The Uncharted Waters of Innovative Project Best-Practices . An explorative study of Innovation Portfolio Management and Project Management in Dutch Service SMEs.

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Innovation Portfolio Management (IPM) has had a lot of attention over the years. However, this attention is mainly focused on the bigger organizations who mainly operate in the manufacturing industries of society. This study aims to broaden our knowledge of IPM in the service-oriented field of the “forgotten” smaller and medium-sized firms (SMEs) which can be seen as the backbone of the industries in the Netherlands. Therefore, this research aims to advance our knowledge of the IPM practices in Dutch service SMEs. By gathering multiple theories and exploring how applicable these are in the practical fields the following research question has been formulated: “How do Dutch SMEs in the service sector structure their Innovation Portfolio Management?”. Furthermore, these insights from theory stimulate to advance our knowledge about IPM in a more practical manner. This has been done through seven semi-structured interviews with SMEs in the service consultancy sector. Two additional interviews were held with experts on the matter of IPM. This was done to verify certain results and see if it was generalizable for further research. In addition, it is important to note that in the transcripts there was a mixture between customer order projects which include Engineer to Order (EtO), Configure to Order (CtO) and Innovate to Order (ItO) projects and the actual innovation projects in the firm’s portfolio. However, in the case of Dutch Service SMEs, most of the projects which can be read as EtO or CtO had a correlation with ItO projects or could even lead to eventual innovation projects for the firm. The results show that firms in practice often deviate from the suggested best IPM practices on both strategic and operational sides. Informal structures which provide flexibility are adopted instead. The most common method Agile: Scrum is used by almost all respondents which could be generalized based on the opinions of the two experts. Structural providence is the main added-value of IPM in SMEs who mostly operate IPM in a very basic and low form. In the end, this study extends the existing literature and knowledge about IPM and Project Management in combination with the gaps in the literature regarding Dutch Service SMEs. The outcome of this study is an incremental step towards an overall accomplishment to mature literature and knowledge about both combined matters. The proposed outcomes and insights enable researchers to start future studies about IPM, Project Management and SMEs in the Netherlands.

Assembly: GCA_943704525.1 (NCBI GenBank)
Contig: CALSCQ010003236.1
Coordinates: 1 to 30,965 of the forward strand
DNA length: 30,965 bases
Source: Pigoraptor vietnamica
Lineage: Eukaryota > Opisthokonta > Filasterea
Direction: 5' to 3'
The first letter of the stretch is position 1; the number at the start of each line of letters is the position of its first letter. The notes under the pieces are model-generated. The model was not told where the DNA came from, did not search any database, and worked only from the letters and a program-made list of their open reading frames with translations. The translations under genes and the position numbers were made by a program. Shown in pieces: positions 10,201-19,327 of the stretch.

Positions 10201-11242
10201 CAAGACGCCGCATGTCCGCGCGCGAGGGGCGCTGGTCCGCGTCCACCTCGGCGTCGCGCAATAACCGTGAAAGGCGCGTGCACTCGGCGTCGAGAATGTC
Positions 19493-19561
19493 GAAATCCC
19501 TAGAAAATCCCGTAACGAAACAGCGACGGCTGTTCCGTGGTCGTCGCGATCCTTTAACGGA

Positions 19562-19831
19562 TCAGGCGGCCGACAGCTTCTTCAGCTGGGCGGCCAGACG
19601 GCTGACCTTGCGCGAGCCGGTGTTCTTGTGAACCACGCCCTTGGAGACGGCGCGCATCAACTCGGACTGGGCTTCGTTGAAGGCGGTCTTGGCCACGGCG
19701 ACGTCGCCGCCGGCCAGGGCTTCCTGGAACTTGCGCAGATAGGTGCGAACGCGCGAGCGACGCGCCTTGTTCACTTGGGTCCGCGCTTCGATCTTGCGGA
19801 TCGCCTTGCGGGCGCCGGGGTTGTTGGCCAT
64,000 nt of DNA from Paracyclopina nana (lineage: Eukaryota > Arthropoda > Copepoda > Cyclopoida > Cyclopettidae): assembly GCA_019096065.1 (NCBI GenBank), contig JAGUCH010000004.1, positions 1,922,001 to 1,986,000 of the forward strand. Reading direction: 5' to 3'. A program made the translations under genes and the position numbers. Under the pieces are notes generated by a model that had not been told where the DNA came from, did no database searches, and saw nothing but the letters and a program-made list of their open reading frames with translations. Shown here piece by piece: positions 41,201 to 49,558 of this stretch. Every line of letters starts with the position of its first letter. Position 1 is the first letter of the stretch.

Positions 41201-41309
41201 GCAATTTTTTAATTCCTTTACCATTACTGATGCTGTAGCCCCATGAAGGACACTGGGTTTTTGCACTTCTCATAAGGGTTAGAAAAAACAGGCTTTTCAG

Faculteit der Managementwetenschappen